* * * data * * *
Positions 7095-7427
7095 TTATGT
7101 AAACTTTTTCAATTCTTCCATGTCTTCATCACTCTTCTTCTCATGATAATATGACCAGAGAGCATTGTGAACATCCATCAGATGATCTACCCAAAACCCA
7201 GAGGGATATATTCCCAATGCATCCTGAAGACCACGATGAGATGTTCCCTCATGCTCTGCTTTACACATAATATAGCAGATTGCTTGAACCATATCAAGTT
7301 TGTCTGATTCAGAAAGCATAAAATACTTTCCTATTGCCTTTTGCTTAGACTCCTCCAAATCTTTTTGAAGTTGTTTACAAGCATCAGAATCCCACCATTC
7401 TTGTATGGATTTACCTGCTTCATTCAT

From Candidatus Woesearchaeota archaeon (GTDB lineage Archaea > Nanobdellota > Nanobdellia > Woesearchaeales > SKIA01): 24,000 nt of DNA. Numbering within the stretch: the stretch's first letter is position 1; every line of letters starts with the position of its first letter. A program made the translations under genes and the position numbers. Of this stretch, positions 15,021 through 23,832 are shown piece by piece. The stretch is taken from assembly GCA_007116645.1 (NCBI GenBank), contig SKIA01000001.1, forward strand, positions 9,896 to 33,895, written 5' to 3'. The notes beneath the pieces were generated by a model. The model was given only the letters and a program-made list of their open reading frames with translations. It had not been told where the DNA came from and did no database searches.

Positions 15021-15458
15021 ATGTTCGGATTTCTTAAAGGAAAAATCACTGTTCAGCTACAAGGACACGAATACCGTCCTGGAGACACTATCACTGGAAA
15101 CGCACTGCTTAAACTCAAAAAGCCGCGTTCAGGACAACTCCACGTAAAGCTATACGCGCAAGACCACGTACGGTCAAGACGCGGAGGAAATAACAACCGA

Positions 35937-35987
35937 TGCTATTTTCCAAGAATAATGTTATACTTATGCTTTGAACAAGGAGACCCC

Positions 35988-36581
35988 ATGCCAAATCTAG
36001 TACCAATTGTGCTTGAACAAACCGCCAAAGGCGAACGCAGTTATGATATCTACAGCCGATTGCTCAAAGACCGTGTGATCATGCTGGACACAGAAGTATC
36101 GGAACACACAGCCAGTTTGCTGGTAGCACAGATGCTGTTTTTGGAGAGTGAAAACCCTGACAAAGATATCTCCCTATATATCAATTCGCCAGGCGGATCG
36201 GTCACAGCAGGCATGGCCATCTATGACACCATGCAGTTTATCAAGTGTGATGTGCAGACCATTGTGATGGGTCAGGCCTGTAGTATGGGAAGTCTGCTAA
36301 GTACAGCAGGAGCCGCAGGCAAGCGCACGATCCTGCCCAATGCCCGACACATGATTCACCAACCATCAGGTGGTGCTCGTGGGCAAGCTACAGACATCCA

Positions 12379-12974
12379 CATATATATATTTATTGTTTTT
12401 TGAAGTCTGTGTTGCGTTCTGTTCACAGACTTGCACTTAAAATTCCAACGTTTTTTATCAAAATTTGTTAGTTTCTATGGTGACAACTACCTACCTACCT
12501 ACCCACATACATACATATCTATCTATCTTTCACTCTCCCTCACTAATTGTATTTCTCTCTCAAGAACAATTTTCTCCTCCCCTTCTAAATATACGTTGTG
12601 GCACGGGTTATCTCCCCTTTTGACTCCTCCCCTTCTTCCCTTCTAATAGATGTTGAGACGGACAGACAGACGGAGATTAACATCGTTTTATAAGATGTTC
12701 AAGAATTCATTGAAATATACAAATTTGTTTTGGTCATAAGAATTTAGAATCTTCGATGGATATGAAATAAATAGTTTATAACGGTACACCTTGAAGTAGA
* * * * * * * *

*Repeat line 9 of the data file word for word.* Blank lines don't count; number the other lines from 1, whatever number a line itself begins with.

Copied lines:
15021 ATGTTCGGATTTCTTAAAGGAAAAATCACTGTTCAGCTACAAGGACACGAATACCGTCCTGGAGACACTATCACTGGAAA